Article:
Ricardo Signes: Yeah.

Haley Hnatuk: And the communication that I need to urgently or non-urgently respond to.

Ricardo Signes: At the end of every episode for the rest of the season, I’ll give you some takeaways, things that you can actually do to be a better digital citizen. And you can also find those at our website at fastmail.com/digitalcitizen.

Ricardo Signes: I think a lot about how people spend their time online. And when it comes to getting things done, I also think a lot about the balance between productivity and goofing off. What’s your relationship with productivity online?

Adam Conover: I’m not sure that I do have a lot of balance. Getting started as a comedian, it’s a very self-directed job. You just have to put your nose to the grindstone and, like, go to as many open mics as you can. Spend as much time practicing and— and working on your craft. I spent my twenties and most of my thirties doing that. And, so, often I have a lot of difficulty now winding down at the end of that. Certainly, I think it can be hard to step away from the internet. When I finally do, I realize, oh yes, as much as it feels like all of my work and all of my social life is on the internet, that’s actually not true and I need to go out and do things in meatspace in order to have experiences and — and bring them back and that in fact, that is still where real life happens. I hate to say it.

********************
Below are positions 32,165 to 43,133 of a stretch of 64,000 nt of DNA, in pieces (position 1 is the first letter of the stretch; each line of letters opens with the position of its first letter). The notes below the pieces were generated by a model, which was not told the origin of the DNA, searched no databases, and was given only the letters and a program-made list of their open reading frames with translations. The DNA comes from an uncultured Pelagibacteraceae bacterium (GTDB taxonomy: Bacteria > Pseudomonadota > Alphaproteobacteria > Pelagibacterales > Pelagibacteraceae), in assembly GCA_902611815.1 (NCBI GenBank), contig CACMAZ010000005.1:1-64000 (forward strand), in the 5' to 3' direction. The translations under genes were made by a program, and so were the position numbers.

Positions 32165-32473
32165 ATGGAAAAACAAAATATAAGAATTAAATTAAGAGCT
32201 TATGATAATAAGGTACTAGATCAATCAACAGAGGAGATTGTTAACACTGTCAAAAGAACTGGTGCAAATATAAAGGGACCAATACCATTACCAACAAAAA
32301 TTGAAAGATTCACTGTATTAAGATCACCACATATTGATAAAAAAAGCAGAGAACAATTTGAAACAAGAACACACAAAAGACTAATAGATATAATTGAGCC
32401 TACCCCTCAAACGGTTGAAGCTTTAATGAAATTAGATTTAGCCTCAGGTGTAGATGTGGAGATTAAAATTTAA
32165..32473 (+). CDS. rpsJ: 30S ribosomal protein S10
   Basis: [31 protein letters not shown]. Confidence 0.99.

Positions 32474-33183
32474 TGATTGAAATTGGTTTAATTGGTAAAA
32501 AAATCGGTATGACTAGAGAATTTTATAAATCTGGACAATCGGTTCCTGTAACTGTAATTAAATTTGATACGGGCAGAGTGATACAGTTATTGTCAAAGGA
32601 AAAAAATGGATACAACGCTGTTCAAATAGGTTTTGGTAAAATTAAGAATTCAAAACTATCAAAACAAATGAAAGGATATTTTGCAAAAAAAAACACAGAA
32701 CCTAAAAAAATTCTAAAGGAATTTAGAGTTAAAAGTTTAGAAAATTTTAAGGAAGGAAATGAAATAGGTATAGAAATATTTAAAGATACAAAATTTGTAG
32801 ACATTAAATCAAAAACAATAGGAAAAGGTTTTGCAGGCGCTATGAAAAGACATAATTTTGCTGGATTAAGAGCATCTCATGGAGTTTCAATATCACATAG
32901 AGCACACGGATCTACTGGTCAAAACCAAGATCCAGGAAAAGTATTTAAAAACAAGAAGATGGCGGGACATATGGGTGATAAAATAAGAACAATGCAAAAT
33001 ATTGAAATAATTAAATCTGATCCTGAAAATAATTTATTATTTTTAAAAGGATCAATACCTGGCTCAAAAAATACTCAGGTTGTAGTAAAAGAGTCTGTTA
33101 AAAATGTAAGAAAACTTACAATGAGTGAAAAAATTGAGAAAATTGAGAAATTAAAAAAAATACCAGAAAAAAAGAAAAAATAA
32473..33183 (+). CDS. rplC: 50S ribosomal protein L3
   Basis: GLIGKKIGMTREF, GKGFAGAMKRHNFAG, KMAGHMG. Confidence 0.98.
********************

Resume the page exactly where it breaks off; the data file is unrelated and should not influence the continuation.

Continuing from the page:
Ricardo Signes: Yeah, yeah.

Adam Conover: Yeah, it’s always a moving target for me.

Ricardo Signes: Is it just a — a wonderful surprise when you allow that to happen, or do you take pains to make sure it happens in your life?

Adam Conover: One of the things I love about doing standup comedy and that I loved about it, I grew up with the internet and I was addicted it and technology. But to do stand-up comedy, the first thing you have to do is leave your house. Get out and go to the open mic and do stand-up comedy in front of other people. And that’s really the main thing you have to do is do that over and over again. I know people who are professional Twitch streamers and their job is to sit in a chair in front of their computer for 8 to 10 hours a day. And that sounds like hell.

Ricardo Signes: Yeah.

Adam Conover: I love being on the internet. But I don’t want to — I’m glad that’s not where my appointment is.

Ricardo Signes: Yeah. It’s, I mean I’m not — As you know, as someone who works with computer programming, a lot of my job is also sitting in front of the screen for eight hours a day, and that means separating myself from that one I want to do something else or changing context is really difficult. In your stand-up, I know you’ve been doing a bit talking about being a person with ADD and the internet and how that affects your engagement with it. How — how does that play out for you?